Make. This. Detour. Glenevin Waterfall is mighty. I’ve been here a handful of times over the last couple of years and we had the whole place to ourselves on both occassions.
6. Ballyfinn Strand and/or Doagh Famine Village
When you leave Glenevin Waterfall you’re a handy spin away from Ballyfinn Strand. This is another fine spot to hop out and gulp down a bit of sea air.
If you fancy getting out of the car/off the bike for a bit, the nearby Doagh Famine Village (note: they close for the winter) is well worth a visit.
Here you’ll get an insight into the story of Irish life from the Great Famine of the 1840s up until the present day. The reviews online for this place are excellent.
7. Five Finger Strand and Knockamany Viewpoint
Head out towards Five Finger Strand next. This is one of the best beaches in Donegal and it’s a fine stop to stretch your legs for a bit.
Maybe it’s down to how secluded the beach is. Or it could be the views out to the mountains off in the distance. All I know is that you’ll remember your visit here long after you leave Donegal.
8. Knockamany Viewpoint
When you leave Five Finger Strand head for the nearby Knockamany Viewpoint (Wild Alpaca Way on maps). There’s plenty of space to park here and the views are sensational.
Although it looks like the photo above was snapped from a drone, this is literally the view you’ll be treated to from up here. It really is incredible.
9. Malin Head
We’re off to the most northerly point in Ireland next – Malin Head (Banba’s Crown is the most northerly point here).
Malin is known the island over for its rugged landscape. This is the perfect point to hop out for a walk (there are some great walks here – see our guide to the best hikes in Ireland for more info).
If you’re heading for a walk here during the colder months, come prepared – it gets wild around Malin!
10. Kinnagoe Bay
When you leave Malin Head, continue along the coast to the magnificent Kinnagoe Bay. There’s a gorgeous viewpoint here where you can soak up the view above.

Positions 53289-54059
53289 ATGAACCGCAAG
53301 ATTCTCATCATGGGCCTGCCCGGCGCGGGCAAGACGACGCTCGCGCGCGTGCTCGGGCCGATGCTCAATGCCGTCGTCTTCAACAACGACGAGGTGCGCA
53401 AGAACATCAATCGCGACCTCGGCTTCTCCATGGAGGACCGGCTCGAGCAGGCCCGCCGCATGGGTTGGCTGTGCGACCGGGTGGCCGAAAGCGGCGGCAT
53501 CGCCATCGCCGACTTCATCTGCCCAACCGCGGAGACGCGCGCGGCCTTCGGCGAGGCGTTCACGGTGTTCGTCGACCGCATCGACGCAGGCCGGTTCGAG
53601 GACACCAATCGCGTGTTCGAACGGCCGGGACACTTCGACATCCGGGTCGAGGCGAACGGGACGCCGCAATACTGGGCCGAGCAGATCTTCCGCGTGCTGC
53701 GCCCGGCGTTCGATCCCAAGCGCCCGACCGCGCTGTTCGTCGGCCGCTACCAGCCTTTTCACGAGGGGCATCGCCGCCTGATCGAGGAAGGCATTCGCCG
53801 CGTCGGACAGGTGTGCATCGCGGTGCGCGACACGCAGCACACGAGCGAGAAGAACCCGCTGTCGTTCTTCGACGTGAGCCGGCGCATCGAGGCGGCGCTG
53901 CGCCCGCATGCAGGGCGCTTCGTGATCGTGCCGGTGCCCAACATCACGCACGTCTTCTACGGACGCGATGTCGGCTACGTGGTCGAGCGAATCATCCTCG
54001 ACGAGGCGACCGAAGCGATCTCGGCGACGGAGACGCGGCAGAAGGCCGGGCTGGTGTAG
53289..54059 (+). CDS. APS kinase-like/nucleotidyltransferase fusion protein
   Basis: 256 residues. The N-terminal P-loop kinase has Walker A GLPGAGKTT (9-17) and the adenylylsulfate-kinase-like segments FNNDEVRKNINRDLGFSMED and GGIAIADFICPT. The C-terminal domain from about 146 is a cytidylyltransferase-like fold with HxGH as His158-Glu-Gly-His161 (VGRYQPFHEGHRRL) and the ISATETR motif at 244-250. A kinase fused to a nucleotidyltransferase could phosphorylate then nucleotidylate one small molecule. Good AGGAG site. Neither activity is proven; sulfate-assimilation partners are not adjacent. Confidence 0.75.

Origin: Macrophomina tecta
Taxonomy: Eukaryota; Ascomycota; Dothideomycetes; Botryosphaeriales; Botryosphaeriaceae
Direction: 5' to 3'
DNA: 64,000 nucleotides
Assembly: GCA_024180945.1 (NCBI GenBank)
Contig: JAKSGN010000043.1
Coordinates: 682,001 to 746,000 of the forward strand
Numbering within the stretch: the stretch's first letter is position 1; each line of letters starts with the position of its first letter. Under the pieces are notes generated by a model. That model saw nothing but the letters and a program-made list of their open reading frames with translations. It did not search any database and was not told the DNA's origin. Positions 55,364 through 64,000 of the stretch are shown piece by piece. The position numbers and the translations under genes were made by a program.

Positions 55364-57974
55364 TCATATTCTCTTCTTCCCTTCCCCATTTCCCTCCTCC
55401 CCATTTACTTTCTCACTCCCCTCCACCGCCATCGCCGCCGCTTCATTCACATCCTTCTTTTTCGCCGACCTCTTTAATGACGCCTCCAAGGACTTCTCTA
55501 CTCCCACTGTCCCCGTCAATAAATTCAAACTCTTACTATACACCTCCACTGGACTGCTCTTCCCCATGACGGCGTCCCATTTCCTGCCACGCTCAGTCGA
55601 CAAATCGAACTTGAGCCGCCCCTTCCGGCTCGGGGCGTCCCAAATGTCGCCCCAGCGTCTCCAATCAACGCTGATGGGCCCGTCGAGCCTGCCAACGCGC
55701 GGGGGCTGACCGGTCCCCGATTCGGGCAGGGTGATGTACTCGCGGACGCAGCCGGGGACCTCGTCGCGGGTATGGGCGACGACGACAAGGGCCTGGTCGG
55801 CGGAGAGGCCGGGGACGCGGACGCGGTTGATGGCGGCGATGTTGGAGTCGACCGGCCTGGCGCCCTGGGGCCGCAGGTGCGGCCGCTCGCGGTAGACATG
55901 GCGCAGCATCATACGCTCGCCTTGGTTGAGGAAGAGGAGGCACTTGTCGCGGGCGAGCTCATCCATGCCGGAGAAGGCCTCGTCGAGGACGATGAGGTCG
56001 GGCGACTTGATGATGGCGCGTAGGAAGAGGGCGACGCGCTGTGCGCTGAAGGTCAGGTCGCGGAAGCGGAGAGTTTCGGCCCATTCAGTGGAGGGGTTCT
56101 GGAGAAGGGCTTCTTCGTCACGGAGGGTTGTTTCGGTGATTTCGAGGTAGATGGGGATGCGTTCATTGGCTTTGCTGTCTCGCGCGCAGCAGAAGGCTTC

Aside from its immense beauty, Kinnagoe is known as being the location of the Armada shipwreck, which took place in 1588.
Places like Kinnagoe Bay make me question why I live in Dublin. Imagine having a place like this on your doorstep?!
From here the Inishowen scenic drive continues on to Greencastle, Quigley’s Point and then on to the town of Muff.
Where to stay if you’re doing the Inishowen Peninsula loop
There’s plenty of great places to stay if you’d rather do the Inishowen 100 scenic drive over the course of a few days.
Below, you’ll find some our favourite accommodation on Inishowen, from Airbnbs and B&Bs to boutique guesthouses and some of the best hotels in Donegal.
There’s several incredible hotels in Inishowen, many of which are located right on the beach/right next to the sea.
These range from the highly reviewd Inishowen Gateway Hotel to some lesser known spa hotels in Donegal that call this corner of the county home.
If you hop into our Inishowen Peninsula guide you’ll find some brilliant Airbnbs in the area that 1, have great reviews and 2, are nice and unique.
FAQs about the Inishowen Peninsula drive
We’ve had a lot of questions over the years asking about everything from where to find an Inishowen 100 map to which route to follow.
In the section below, we’ve popped in the most FAQs that we’ve received. If you have a question that we haven’t tackled, ask away in the comments section below.
What is the best Inishowen 100 route?
In the guide above, you’ll see what I think is the best route to follow. It takes in Grianán of Aileach, which isn’t an ‘official’ stop, but it’s well worth adding.
Is there an Inishowen 100 map you can download?
I couldn’t find one, so I made the two maps in the guide above: while these don’t cover every single things to see and do on the peninsula, they cover the highlights, in my opinion.
How long do you need to do the drive?
The absolute minimum time need if you want to rush around the peninsula is 5 hours, however, you’d be missing out on much needed time for exploring the stops. A day or two would be ideal.